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Hugenottenmuseum, Berlin

The Hugenottenmuseum represents the ongoing influence on Berlin by the Huguenots who emigrated from France after the revocation of the Edict of Nantes.

The Hugenottenmuseum represents the ongoing influence on Berlin by the Huguenots who emigrated from France after the revocation of the Edict of Nantes. Crown Prince Friedrich William encouraged them to settle here because most of them were skilled workers or otherwise useful to the Kingdom. One memorable artwork, in room nine of the museum, pictures Crown Princess Dorothea exclaiming 'But he's a refugee!' upon being presented a very valuable set of jewels by Pierre Fromery. The generally agreed-upon view of refugees as poor, without resources let alone diamonds, was blown apart by the talented French Protestants forced to leave their country due to religion. One of the most notable effects of having such a large French population was their influence on the infamous Berlin dialect. Berlinerisch words such as Kinkerlitzchen (from French 'quincaillerie' - kitchen equipment) and Muckefuck (from French 'mocca faux' - artificial coffee) are unique to the area. The Französischen Dom (cathedral) itself was built to resemble the main church of the Huguenots in Charenton, France, destroyed in 1688. It has housed the museum since 1929.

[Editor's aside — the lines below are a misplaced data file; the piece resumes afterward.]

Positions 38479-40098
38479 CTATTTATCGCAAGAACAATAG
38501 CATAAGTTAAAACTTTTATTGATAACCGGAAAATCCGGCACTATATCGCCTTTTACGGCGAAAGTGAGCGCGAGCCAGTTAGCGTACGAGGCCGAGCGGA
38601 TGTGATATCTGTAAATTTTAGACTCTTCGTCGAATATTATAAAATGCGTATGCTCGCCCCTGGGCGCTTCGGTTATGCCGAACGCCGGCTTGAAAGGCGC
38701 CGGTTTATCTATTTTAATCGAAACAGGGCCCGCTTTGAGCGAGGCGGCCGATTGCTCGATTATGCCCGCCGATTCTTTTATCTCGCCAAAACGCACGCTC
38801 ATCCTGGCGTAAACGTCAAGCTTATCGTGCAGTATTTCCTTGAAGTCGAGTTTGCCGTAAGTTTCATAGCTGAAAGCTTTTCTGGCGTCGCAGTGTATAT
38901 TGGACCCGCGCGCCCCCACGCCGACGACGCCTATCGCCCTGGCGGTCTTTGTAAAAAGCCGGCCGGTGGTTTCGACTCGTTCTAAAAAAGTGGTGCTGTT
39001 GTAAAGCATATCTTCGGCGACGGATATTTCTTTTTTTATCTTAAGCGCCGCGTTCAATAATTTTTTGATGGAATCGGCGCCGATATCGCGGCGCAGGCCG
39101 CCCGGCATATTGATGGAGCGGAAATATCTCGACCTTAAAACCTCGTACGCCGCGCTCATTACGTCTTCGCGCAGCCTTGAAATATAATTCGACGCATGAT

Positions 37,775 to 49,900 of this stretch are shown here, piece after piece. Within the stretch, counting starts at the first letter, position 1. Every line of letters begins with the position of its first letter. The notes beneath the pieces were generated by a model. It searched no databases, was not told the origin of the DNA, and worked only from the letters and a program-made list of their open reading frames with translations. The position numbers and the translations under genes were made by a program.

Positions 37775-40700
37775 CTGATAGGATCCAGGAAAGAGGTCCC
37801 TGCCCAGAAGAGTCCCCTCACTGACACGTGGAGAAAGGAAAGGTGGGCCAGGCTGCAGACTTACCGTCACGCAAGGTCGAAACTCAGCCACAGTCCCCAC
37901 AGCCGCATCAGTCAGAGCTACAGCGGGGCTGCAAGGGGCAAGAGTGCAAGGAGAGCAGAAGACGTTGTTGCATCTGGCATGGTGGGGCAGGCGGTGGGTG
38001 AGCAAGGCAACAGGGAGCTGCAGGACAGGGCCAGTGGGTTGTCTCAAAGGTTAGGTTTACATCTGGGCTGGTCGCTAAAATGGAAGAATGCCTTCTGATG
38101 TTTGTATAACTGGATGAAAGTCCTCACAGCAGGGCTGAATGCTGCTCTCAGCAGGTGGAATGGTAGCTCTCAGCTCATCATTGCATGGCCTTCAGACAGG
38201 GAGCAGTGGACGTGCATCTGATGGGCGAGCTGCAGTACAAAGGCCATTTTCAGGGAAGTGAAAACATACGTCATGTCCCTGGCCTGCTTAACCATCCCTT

Hours

Sun

11:00

17:00

Mon

Closed

Tue

12:00

17:00

Wed

12:00

17:00

Thu

12:00

17:00

Fri

12:00

17:00

Sat

12:00

17:00

About Hugenottenmuseum

 Gendarmenmarkt 1, Berlin, Germany

 +49 30 2291760

 www.hugenottenmuseum.de

Hugenottenmuseum and Nearby Sights on Map

Gendarmenmarkt

Neue Kirche

The Neue Kirche, also known as Deutscher Dom, is one of the 3 buildings of the ‘trinity ensemble’ in the Gendarmenmarkt square, along with the Französische Dom and the Konzerthaus

St.-Hedwigs-Kathedrale

St

The Bebelplatz

Nazi Propaganda Minister Josef Goebbels made Bebelplatz (then called Opernplatz) infamous on 10th May 1933, when he used the square across from Humboldt University to burn 20,000 books by 'immoral' authors of whom the Nazis did not approve

Deutsche Guggenheim

Compared to New York, Bilbao and Venice, it is a relatively small exhibition place

Neue Wache

Originally erected in 1818 to a classically-inspired design by Karl Friedrich Schinkel as a guardhouse for the imperial palace, since 1993 this compact building has housed a small, but extremely powerful war cenotaph, the Central Memorial of the Federal Republic of Germany, continuing its use under East German rule as the primary 'Memorial to the Victims of Fascism and Militarism'

Deutsches Historisches Museum

German historical museum covering everything from pre-history right up to the present day

Museumsinsel

Pergamon Museum

The Pergamon Museum is partially closed for renovation until 2019

Bode Museum

The Bode Museum on Berlin’s Museuminsel houses the Skulpturensammlung und Museum fur Byzantine Kunst (Sculpture Collection and Museum of Byzantine Art) as well as part of the Munzkabinett numismatic collection